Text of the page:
Do you often ask people to repeat themselves? Do you have difficulty following conversations in a crowded restaurant? Does everyone around you seem to be mumbling? If so, Theresa Cullen, Au.D., says it’s time for a hearing evaluation. A doctor of audiology in Hyannis, Theresa has been treating people with hearing problems for 22 years. Although she sees patients of all ages, an increasing number of baby boomers come to her for help. Normal age-related hearing problems coupled with past exposure to loud music may explain why the generation that put the “boom” into popular music is experiencing hearing problems at an earlier age than their parents did. ... (read more)

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April 2008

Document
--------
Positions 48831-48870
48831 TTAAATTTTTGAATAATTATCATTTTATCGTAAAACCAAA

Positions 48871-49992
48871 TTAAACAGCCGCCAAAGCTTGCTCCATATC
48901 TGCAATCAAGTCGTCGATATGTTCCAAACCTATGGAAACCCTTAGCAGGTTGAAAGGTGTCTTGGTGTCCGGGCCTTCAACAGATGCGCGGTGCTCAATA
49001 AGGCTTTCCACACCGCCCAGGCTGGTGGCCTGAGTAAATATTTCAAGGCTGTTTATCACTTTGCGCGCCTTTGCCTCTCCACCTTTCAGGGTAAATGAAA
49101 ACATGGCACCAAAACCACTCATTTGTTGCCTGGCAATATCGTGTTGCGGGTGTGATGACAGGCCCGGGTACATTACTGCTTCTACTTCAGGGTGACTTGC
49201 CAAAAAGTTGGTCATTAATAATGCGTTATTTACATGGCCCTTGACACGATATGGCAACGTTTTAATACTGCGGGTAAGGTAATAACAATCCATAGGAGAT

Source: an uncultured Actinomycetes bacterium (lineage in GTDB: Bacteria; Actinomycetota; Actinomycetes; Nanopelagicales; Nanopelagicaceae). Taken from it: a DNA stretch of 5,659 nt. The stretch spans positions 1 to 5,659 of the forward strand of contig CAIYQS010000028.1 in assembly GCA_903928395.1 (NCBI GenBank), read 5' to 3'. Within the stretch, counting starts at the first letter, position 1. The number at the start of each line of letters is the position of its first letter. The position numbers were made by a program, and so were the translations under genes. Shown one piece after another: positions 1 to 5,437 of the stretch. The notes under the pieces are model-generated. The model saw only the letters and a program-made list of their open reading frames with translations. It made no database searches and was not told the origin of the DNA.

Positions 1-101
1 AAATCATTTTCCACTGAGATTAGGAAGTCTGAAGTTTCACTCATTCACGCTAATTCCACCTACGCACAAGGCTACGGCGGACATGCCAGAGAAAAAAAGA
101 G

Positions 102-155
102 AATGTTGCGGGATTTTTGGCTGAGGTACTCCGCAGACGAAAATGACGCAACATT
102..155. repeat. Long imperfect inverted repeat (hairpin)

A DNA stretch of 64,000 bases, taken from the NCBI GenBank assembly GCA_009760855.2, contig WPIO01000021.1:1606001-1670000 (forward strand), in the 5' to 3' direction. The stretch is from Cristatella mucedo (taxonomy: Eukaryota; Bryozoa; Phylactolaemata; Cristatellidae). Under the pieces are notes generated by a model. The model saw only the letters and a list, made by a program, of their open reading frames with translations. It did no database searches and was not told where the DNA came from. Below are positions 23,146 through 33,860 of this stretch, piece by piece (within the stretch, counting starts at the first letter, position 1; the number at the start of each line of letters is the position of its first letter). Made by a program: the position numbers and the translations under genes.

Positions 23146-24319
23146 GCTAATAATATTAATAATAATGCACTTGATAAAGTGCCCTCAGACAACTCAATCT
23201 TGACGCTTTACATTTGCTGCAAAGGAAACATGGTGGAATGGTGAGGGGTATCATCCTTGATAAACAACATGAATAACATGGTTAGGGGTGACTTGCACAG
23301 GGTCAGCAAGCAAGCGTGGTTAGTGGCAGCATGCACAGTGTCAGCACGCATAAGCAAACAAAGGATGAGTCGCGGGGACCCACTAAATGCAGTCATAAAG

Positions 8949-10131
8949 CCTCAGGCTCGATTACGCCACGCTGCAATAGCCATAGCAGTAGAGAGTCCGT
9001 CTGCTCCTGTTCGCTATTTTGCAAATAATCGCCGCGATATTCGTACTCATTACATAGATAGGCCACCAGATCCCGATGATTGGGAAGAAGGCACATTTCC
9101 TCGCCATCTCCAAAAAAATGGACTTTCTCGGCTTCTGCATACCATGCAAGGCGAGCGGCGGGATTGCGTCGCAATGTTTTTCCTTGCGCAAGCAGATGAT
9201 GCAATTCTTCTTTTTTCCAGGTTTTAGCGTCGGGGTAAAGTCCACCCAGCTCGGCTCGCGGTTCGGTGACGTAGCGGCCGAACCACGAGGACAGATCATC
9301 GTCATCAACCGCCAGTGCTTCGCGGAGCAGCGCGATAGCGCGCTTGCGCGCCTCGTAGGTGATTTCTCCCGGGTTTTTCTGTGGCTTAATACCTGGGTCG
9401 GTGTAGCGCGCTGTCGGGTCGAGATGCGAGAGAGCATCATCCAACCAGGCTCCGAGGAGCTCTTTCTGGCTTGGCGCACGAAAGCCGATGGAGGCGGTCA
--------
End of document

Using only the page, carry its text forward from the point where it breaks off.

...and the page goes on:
JEBBA HANDLEY: A life of abundance tempered by an appetite
of moderation

Food has always been close to Jebba Handley’s heart. She loves to cook, she loves to eat, she loves to feed the people she loves. “There’s nothing I love better than having people sit at my table and talk,” she says. “That’s high entertainment to me.” For six and half years, many of us had the pleasure of sitting “At Jebba’s Table” through her column on food and entertaining in a local newspaper. Then, as 2006 drew to a close, everything changed. ... (read more)

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March 2008
IN THE CATH LAB with Dr. Richard Zelman